Is prohibit.txt case-sensitive? Can I add “Problemlos” to disallow the capitalization of this word without affecting “problemlos”?
I don’t know. But I think this case would better be solved by a grammar rule:
<rule id="PROBLEMLOS_KLEIN" name="Problemlos (problemlos)"> <pattern case_sensitive="yes"> <token negate_pos="yes" postag="SENT_START"/> <marker> <token regexp="yes">Problemlos(e[nmrs]?)?</token> </marker> </pattern> <message>Meinten Sie <suggestion><match no="2" case_conversion="alllower"/></suggestion>?</message> <example correction="problemlos">Es lief völlig <marker>Problemlos</marker>.</example> <example correction="problemlose">Es war eine <marker>Problemlose</marker> Sache.</example> </rule>
The problem is that “das Problemlos” is in theory a correct noun and LT treats the word as such. As the noun is never(?) used I thought it’d be better to exclude it from the list of correct words instead of writing a whole rule for it. But maybe your way is the better one.
In chapter/story titles it’s common practice to start every word with a capital. While “Problemlos” (problemless/problem-free) doesn’t give something enticing, it could be used
B. in reference to a base-line (“compared to most days, today was problem-free” … not that reassuring about how things are normally)
C. as something that the protagonist doesn’t know how to deal with. (protagonist becomes paranoid as the chapter calmly progresses and, perhaps, snaps in the next one.)
Ah, I see. In that case, forget my above suggestion. Unwanted readings of a word can be added to the file languagetool/languagetool-language-modules/de/src/main/resources/org/languagetool/resource/de/removed.txt. I think you added “das Bleistift” there recently.
prohibit.txt only works with the spell checker. Spell checking and grammar checking are done by different modules. In many cases (such as German) they even have completely unrelated dictionaries.
I wonder if we really want to remove the noun reading in this particular case, though. I think there are valid uses, such as “Ich Pechvogel habe natürlich wieder das Problemlos gezogen. Der Gewinn ist ein lebender Leopard, den ich persönlich in Reykjavík abholen muss.”
Is there something you want to accomplish where the noun reading gets in the way?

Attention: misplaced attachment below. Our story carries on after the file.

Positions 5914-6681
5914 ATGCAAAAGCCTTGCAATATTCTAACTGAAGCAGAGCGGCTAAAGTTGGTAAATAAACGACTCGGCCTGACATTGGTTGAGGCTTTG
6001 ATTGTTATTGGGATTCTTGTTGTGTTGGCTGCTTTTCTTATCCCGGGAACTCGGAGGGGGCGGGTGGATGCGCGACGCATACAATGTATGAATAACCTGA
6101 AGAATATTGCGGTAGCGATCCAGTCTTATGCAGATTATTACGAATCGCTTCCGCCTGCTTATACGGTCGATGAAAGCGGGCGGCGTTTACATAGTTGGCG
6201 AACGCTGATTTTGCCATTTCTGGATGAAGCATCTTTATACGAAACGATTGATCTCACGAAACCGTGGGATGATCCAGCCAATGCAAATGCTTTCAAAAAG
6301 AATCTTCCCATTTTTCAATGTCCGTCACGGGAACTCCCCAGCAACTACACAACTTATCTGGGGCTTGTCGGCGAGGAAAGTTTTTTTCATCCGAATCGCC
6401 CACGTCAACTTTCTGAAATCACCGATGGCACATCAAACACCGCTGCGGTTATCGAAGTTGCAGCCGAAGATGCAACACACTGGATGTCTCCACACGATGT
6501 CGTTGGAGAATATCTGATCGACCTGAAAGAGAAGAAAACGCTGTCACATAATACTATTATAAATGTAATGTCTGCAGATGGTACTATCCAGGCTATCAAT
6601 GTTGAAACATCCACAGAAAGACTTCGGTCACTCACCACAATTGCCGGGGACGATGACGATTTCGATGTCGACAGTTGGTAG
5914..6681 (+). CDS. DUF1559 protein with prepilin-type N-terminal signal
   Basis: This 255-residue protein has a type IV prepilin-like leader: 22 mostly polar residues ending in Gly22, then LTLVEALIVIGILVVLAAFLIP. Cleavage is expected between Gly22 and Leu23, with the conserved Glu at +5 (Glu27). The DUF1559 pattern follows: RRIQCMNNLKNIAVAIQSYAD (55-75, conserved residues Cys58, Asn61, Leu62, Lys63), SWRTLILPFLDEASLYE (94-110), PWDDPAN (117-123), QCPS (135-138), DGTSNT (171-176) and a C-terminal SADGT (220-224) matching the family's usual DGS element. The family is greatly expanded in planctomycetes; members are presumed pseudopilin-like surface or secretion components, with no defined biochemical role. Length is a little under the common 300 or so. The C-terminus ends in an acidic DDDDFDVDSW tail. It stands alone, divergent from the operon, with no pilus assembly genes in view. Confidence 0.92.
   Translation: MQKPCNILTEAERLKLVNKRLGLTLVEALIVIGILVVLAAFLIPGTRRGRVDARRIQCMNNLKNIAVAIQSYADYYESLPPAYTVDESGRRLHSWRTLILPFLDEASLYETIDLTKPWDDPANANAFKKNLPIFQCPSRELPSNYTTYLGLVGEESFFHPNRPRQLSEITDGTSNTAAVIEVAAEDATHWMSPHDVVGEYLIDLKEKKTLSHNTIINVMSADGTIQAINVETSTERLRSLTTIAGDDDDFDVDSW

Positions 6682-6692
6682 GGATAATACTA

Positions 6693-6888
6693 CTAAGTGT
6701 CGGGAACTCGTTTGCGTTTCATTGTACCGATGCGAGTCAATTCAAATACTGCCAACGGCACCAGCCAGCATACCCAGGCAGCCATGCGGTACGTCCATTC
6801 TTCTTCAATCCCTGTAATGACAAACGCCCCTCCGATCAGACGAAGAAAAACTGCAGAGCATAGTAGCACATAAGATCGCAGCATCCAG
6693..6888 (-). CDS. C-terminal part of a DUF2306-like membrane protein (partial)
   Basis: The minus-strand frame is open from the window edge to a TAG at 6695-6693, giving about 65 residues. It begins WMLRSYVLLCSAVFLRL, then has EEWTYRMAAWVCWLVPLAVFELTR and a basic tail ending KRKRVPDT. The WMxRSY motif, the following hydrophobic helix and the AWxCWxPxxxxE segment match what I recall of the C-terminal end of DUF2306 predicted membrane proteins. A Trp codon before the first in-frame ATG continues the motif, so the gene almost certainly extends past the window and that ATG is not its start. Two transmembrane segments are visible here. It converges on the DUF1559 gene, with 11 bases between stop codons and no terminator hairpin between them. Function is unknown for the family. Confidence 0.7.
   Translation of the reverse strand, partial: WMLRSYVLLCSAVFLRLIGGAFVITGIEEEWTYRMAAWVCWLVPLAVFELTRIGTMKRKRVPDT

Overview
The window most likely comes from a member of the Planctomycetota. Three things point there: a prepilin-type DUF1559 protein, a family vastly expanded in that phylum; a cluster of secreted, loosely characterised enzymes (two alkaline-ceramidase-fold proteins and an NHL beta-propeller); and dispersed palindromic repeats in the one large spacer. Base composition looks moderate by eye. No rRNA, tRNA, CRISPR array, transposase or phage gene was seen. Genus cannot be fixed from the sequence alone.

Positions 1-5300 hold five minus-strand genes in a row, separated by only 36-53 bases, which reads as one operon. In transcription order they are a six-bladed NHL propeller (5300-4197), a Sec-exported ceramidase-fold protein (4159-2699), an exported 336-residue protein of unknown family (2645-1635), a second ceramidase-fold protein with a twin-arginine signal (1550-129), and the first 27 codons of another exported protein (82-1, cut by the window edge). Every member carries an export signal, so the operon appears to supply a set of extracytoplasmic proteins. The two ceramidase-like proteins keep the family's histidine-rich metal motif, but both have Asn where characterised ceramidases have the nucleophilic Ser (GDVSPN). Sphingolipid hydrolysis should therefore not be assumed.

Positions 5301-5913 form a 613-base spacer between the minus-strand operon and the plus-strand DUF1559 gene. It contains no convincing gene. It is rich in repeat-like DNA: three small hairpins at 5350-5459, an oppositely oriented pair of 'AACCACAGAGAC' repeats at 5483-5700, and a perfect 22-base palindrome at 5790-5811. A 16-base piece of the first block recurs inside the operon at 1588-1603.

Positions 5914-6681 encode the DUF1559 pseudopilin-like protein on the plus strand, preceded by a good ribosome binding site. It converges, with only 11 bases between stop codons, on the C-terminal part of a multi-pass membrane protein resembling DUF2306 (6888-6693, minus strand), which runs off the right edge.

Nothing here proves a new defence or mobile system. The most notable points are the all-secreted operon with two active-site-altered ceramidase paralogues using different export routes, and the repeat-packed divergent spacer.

Not in German.
My mistake was that I thought that case was handled by the spell checker, but as I see this is not the case (no pun intended). Then it is correct that I should use removed.txt.
Well, I’m not sure it is really helpful to think about such theoretical examples. Yes, maybe some time someone will find a reason to use the word “Problemlos” and maybe some time someone will found a monastery near a lead mine and call it “das Bleistift”. But the capitalized “Problemlos” is a mistake that I actually encountered in a Facebook discussion and I think that this mistake should be corrected by LanguageTool. It may be not a very common mistake but definitely much more common than writings about problematic lots.
But if I am alone with this opinion I will tackle another problem instead (my task list is quite long )
I agree, your solution is probably the most practical way to tackle the problem. Using a grammar rule as I suggested above would pretty much achieve the same thing, though.
I don’t think there is such a thing as “the best solution” in this case. We only have about ten years of experience, and that isn’t as much as it sounds.
As always: be bold and try not to break things. Be as careful as you can, but don’t worry too much.
I now have the same problem as with Bleistift. Removed.txt doesn’t work because the word is a compound. I think you are right after all, a grammar rule is the easiest solution.
I’ve just committed the rule with an added antipattern for “das Problemlos ziehen”.
Which version did you use for testing this? On https://www.languagetool.org, I get the expected result for “Das Bleistift ist schön.”
Yes, because I additionally added “der Bleistift” to added.txt. See the according forum thread for that. But this doesn’t work for the problem described here.